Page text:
Distraction, And The Manufacture Of Relevance: Sometimes the truth wells up into the public awareness regardless of what the media does to bury it. When this occurs their only recourse is to attempt to change the public’s focus and thereby distract them from the truth they were so close to grasping. The media accomplishes this by “over-reporting” on a subject that has nothing to do with the more important issues at hand. Ironically, the media can take an unimportant story, and by reporting on it ad nauseum, cause many Americans to assume that because the media won’t shut-up about it, it must be important!

Dishonest Debate Tactics: Sometimes, men who actually are concerned with the average American’s pursuit of honesty and legitimate fact-driven information break through and appear on T.V. However, rarely are they allowed to share their views or insights without having to fight through a wall of carefully crafted deceit and propaganda. Because the media know they will lose credibility if they do not allow guests with opposing viewpoints every once in a while, they set up and choreograph specialized T.V. debates in highly restrictive environments which put the guest on the defensive, and make it difficult for them to clearly convey their ideas or facts.

TV pundits are often trained in what are commonly called “Alinsky Tactics.” Saul Alinsky was a moral relativist, and champion of the lie as a tool for the “greater good”; essentially, a modern day Machiavelli. His “Rules for Radicals” were supposedly meant for grassroots activists who opposed the establishment and emphasized the use of any means necessary to defeat one’s political opposition. But is it truly possible to defeat an establishment built on lies, by use of even more elaborate lies, and by sacrificing one’s ethics? In reality, his strategies are the perfect format for corrupt institutions and governments to dissuade dissent from the masses. Today, Alinsky’s rules are used more often by the establishment than by its opposition.

Alinsky’s Strategy: Win At Any Cost, Even If You Have To Lie: Alinsky’s tactics have been adopted by governments and disinformation specialists across the world, but they are most visible in TV debate. While Alinsky sermonized about the need for confrontation in society, his debate tactics are actually designed to circumvent real and honest confrontation of opposing ideas with slippery tricks and diversions. Alinsky’s tactics, and their modern usage, can be summarized as follows:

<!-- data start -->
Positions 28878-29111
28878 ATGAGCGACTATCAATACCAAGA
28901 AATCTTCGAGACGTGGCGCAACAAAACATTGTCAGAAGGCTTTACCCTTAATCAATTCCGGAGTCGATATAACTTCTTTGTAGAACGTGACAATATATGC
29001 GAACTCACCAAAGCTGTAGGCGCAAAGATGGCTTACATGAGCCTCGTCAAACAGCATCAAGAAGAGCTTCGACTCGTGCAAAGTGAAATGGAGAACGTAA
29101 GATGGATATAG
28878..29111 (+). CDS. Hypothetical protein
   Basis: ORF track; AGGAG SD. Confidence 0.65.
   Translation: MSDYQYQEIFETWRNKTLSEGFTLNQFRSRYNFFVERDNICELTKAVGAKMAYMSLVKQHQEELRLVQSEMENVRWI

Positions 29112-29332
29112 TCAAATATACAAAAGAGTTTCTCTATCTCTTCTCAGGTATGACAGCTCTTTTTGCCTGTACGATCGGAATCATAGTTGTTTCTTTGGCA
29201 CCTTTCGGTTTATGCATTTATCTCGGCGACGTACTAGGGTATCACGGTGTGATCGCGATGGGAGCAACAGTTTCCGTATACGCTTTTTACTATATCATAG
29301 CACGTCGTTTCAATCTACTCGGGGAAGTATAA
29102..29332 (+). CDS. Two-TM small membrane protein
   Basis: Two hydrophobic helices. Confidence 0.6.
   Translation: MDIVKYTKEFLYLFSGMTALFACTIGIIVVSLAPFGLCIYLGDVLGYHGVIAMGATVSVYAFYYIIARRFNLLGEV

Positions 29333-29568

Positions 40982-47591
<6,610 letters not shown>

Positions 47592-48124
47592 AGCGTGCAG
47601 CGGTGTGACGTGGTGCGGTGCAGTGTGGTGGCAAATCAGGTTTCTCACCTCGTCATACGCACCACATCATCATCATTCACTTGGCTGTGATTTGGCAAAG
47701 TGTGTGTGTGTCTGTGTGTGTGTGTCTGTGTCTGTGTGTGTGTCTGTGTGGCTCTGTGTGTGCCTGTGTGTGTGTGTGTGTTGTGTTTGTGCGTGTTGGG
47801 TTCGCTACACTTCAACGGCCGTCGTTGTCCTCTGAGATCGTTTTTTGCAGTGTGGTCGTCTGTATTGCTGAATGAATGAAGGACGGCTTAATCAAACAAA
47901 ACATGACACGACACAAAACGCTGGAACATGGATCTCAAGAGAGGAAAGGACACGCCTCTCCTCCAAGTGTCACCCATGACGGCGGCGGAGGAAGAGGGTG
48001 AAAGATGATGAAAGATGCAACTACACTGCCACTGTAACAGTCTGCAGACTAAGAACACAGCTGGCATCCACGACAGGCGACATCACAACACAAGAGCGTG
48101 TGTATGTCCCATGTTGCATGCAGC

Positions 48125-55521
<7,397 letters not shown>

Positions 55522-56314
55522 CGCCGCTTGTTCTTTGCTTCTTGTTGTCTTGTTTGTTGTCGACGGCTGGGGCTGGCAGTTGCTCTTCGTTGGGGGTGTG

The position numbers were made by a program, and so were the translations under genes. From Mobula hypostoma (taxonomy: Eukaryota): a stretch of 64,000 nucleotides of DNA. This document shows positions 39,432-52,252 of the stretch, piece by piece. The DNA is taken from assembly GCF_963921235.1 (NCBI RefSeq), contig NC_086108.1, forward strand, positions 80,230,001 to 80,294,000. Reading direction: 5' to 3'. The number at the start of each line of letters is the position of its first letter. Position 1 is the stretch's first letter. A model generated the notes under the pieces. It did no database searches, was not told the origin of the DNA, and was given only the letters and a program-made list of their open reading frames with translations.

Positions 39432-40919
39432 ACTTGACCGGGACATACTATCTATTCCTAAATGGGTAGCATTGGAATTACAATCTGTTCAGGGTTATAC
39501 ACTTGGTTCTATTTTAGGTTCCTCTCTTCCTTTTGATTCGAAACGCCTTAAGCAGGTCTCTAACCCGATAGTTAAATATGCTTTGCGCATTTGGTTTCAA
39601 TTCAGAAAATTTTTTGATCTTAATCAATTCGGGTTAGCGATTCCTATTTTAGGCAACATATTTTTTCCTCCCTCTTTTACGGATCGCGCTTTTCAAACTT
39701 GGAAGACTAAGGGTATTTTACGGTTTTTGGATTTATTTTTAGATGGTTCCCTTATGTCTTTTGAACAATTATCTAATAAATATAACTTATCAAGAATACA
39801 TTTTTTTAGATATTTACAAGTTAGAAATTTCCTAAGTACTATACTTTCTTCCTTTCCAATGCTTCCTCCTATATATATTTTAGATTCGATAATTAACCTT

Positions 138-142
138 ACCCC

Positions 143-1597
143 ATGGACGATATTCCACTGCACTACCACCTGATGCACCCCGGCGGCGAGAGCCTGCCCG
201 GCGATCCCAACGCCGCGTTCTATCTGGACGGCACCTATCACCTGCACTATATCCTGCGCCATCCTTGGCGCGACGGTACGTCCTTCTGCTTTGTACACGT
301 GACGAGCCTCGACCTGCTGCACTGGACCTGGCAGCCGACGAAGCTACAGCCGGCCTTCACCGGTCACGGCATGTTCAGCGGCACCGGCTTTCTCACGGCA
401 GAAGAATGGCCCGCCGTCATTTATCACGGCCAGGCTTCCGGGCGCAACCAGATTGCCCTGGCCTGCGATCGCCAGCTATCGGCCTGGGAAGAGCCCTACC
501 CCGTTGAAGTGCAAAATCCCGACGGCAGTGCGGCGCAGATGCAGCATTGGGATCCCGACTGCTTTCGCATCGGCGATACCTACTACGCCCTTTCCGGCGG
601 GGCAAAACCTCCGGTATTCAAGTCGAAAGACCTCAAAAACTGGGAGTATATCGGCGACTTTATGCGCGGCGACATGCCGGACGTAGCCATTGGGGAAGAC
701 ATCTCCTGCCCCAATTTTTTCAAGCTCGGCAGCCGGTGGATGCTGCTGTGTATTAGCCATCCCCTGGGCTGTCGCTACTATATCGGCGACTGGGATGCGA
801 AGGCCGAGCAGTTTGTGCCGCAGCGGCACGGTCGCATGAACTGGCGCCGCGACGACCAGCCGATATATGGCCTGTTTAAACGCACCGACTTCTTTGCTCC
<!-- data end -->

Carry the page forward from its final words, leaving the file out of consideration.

1) Power is not only what you have, but what the enemy thinks you have. We see this tactic in many forms. For example, projecting your own movement as mainstream, and your opponent’s as fringe. Convincing your opponent that his fight is a futile one. Your opposition may act differently, or even hesitate to act at all, based on their perception of your power. How often have we heard this line: “The government has predator drones. There is nothing the people can do now…” This is a projection of exaggerated invincibility designed to elicit apathy from the masses.

2) Never go outside the experience of your people, and whenever possible, go outside of the experience of the enemy. Don’t get drawn into a debate about a subject you do not know as well as or better than your opposition. If possible, draw them into such a situation instead. Go off on tangents. Look for ways to increase insecurity, anxiety and uncertainty in your opposition. This is commonly used against unwitting interviewees on cable news shows whose positions are set up to be skewered. The target is blind-sided by seemingly irrelevant arguments that they are then forced to address. In television and radio, this also serves to waste broadcast time to prevent the target from expressing his own position.

3) Make the enemy live up to their own book of rules. The objective is to target the opponent’s credibility and reputation by accusations of hypocrisy. If the tactician can catch his opponent in even the smallest misstep, it creates an opening for further attacks, and distracts away from the broader moral question.

4) Ridicule is man’s most potent weapon. “Ron Paul is a crackpot.” “Gold bugs are crazy.” “Constitutionalists are fringe extremists.” Baseless ridicule is almost impossible to counter because it is meant to be irrational. It infuriates the opposition, which then reacts to your advantage. It also works as a pressure point to force the enemy into concessions.

5) A good tactic is one that your people enjoy. The popularization of the term “Teabaggers” is a classic example; it caught on by itself because people seem to think it’s clever, and enjoy saying it. Keeping your talking points simple and fun helps your side stay motivated, and helps your tactics spread autonomously, without instruction or encouragement.